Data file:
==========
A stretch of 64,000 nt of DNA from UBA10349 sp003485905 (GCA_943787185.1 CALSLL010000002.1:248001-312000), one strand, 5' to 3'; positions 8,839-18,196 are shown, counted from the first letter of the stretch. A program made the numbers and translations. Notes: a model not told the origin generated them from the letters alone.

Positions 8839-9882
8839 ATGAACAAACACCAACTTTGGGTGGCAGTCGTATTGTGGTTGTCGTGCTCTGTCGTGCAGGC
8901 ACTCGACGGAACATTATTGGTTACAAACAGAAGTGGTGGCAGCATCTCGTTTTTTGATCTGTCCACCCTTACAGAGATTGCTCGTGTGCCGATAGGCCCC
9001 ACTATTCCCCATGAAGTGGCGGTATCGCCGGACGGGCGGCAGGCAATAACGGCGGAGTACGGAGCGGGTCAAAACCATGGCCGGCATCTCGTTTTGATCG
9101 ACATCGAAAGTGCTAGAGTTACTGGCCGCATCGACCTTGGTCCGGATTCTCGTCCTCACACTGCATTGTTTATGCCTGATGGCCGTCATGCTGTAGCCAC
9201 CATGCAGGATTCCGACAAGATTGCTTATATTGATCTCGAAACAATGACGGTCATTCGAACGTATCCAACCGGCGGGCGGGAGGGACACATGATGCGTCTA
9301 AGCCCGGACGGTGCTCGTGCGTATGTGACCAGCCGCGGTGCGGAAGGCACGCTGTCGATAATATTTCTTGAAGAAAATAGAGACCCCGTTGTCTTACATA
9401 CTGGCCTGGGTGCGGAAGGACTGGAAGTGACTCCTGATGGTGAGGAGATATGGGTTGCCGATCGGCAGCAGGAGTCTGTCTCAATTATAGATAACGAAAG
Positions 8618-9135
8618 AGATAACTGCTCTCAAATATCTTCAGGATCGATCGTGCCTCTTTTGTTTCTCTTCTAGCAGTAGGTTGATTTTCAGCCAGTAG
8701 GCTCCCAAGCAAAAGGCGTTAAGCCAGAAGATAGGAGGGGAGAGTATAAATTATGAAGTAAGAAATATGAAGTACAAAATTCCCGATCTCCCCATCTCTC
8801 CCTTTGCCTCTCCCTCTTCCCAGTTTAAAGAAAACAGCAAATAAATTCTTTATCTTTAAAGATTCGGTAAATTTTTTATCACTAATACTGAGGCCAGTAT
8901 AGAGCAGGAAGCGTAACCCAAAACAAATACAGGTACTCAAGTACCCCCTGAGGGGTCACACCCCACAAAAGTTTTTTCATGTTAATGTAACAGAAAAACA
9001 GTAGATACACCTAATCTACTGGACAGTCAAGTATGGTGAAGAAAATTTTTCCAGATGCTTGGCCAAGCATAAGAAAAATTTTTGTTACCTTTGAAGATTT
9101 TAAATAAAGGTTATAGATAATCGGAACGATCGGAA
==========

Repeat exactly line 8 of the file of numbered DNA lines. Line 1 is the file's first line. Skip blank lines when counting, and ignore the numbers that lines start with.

9301 AGCCCGGACGGTGCTCGTGCGTATGTGACCAGCCGCGGTGCGGAAGGCACGCTGTCGATAATATTTCTTGAAGAAAATAGAGACCCCGTTGTCTTACATA